25. Public Awareness <ul><li>Improved dialogue between NARIs and its greater constituency is needed to create and improve awareness of the economic, social and ecological impacts of agricultural research. </li></ul><ul><li>Transparency and accountability should guide the interaction. </li></ul>
  26. Key Considerations in Designing Agricultural Research Strategy for the Future
  27. Latin America’s challenge : A pro - poor agricultural research agenda <ul><li>Agricultural research has alleviated some rural and urban poverty by lowering food prices and increasing wages & employment in the nonagricultural sector, however, </li></ul><ul><li>It has not eradicated poverty, which may be worsening as markets liberalize and agriculture’s importance diminishes relative to other sectors. </li></ul>
  28. Latin America’s challenge : A pro - poor agricultural research agenda <ul><li>“ Until recently reducing poverty was a secondary goal of agricultural research”. </li></ul><ul><li>“ The primary focus was on increasing food supplies and reducing food prices”. </li></ul><ul><li>“ This was often good news for the poor, as increased productivity lowered food prices and more jobs, cutting poverty significantly” </li></ul><ul><li>“ However, benefits did not materialize for all poor people, and some indigent people were negatively impacted” </li></ul>Source: Meinzen-Dick, R., M.Adato, L.Haddad and P.Hazell. Science and Poverty. An Interdisciplinary Assesment of the Impact of Agricultural Research. Washington, D.C. IFPRI.2004
  29. <ul><li>Is it fair to expect scientists incorporate equity into an already complex research agenda? </li></ul><ul><li>Or to blame them when apparently scale-neutral technology benefits large farmers or rich consumers due to government policies they don’t control. </li></ul><ul><li>Nickel (1989) postulates that “research policy and strategy can be designed in a manner so the benefits contribute to poverty alleviation”. </li></ul>A Query… Source: Nickel, J. L. 1989. Research Management for Development. Open Letter to a New Agricultural Research Director. . Instituto Interamericano de Cooperación para la Agricultura. IICA. San José de Costarica.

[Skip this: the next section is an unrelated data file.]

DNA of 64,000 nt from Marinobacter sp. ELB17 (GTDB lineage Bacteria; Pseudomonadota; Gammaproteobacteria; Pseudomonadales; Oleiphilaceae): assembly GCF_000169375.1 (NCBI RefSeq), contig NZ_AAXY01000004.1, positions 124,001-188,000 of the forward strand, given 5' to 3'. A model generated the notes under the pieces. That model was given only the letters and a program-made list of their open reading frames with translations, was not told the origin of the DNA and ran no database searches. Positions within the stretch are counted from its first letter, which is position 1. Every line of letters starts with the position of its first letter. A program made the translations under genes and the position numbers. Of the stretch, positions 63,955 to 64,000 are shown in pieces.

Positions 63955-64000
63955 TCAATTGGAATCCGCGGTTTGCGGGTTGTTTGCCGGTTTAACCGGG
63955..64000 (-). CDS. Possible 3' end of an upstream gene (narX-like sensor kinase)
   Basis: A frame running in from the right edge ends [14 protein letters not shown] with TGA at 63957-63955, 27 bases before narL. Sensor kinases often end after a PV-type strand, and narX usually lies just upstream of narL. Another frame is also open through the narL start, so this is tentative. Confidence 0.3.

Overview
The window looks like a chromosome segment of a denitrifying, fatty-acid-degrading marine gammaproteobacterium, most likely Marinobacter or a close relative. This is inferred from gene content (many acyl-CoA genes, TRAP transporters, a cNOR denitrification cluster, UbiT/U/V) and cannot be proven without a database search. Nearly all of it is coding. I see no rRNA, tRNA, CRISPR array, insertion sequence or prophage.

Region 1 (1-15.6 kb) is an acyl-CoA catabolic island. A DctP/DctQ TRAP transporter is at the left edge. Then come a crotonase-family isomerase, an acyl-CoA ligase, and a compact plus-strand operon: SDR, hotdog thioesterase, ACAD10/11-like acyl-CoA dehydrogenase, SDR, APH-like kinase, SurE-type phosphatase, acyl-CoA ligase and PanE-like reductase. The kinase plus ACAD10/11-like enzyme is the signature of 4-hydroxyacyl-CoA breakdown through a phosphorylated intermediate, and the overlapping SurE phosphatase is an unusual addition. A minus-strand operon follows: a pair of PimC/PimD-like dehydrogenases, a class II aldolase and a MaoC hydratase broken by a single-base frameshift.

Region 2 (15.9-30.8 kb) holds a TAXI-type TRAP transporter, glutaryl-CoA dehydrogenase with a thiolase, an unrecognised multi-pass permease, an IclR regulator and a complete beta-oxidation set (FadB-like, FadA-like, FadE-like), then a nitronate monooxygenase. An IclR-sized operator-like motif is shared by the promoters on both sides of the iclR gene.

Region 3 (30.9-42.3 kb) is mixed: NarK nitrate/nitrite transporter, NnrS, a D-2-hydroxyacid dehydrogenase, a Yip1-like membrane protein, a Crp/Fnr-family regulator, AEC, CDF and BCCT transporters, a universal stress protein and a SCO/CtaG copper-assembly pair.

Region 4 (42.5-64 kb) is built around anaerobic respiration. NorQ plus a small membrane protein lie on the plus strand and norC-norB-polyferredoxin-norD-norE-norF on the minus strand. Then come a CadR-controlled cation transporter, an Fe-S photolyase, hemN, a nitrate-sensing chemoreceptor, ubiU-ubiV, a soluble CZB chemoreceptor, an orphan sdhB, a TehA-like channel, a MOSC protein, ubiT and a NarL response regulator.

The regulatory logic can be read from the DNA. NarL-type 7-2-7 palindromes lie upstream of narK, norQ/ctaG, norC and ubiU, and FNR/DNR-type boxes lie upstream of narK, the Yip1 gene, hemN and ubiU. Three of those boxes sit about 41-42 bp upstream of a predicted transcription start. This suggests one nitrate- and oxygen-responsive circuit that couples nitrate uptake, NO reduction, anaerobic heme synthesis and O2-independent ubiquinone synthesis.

30. Stable Production as a Pro-poor Strategy <ul><li>“ Pro poor agricultural researchers must look beyond simply boosting productivity.” </li></ul><ul><li>“ Stable yields for example, may actually be more important to farmers than higher but more variable yields (Mexico’s case) as they make people less vulnerably economically.” </li></ul><ul><li>“ By breeding new crop varieties –such as those resistant to drought, flooding, and pests– agricultural researchers may reduce farmers’ vulnerability to climatic and biological shocks.” </li></ul>Source: Bellon, M.R. 2003. Métodos de investigación participativa para evaluar tecnologías: Manual para científicos que trabajan con agricultores. Mexico, D.F. CIMMYT.
  31. Agricultural Research is No Silver Bullet <ul><li>Agricultural research by itself cannot solve all the socio-economical problems and inequities plaguing the rural sector. </li></ul><ul><li>However, </li></ul><ul><li>More sharply focused research strategies can be designed to contribute to the alleviation of poverty and/or its negative consequences. </li></ul><ul><li>Latin America’s challenge: </li></ul><ul><li>a pro-poor agricultural research agenda </li></ul>